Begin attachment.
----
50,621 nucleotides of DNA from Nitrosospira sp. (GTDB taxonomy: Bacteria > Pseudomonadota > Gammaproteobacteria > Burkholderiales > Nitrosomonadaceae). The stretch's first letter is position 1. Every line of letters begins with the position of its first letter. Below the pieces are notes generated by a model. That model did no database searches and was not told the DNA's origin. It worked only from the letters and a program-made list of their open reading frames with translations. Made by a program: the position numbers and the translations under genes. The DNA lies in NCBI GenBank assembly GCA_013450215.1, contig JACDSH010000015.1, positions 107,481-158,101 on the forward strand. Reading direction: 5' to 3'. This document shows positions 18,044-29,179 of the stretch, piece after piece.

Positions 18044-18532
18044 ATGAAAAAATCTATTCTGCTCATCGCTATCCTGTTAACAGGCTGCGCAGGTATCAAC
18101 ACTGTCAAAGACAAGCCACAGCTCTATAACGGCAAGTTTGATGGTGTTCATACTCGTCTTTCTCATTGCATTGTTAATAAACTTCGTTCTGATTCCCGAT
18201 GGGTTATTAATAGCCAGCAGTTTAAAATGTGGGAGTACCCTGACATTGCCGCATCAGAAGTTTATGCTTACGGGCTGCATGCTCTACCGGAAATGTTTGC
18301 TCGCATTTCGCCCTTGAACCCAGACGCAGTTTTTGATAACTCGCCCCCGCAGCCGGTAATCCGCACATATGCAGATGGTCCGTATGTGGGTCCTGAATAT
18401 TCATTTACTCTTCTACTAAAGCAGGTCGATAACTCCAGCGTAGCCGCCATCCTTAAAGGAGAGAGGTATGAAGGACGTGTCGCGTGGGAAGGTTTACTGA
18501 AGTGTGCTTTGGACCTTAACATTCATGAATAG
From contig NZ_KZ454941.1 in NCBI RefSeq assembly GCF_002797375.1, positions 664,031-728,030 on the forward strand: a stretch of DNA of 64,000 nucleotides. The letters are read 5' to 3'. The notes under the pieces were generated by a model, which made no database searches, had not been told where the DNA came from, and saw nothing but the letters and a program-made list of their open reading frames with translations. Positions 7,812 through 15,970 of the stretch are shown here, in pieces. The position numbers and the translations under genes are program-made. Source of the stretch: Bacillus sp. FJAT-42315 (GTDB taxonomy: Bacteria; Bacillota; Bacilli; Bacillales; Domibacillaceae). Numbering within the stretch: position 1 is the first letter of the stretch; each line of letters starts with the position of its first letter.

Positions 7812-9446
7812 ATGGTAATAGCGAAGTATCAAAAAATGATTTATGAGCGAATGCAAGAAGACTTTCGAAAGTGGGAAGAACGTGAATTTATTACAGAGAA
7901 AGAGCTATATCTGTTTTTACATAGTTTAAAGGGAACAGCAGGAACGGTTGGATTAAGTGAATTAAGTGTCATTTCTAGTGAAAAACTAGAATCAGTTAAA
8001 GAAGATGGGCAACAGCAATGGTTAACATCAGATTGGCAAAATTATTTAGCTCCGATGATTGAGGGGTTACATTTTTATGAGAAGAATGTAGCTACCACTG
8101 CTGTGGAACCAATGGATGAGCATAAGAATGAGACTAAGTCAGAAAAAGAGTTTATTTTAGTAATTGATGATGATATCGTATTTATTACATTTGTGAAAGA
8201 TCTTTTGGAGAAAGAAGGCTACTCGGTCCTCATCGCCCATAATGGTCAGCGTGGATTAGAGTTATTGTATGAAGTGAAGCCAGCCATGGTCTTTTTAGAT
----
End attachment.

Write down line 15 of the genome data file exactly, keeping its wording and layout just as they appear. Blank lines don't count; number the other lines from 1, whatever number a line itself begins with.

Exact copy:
8201 TCTTTTGGAGAAAGAAGGCTACTCGGTCCTCATCGCCCATAATGGTCAGCGTGGATTAGAGTTATTGTATGAAGTGAAGCCAGCCATGGTCTTTTTAGAT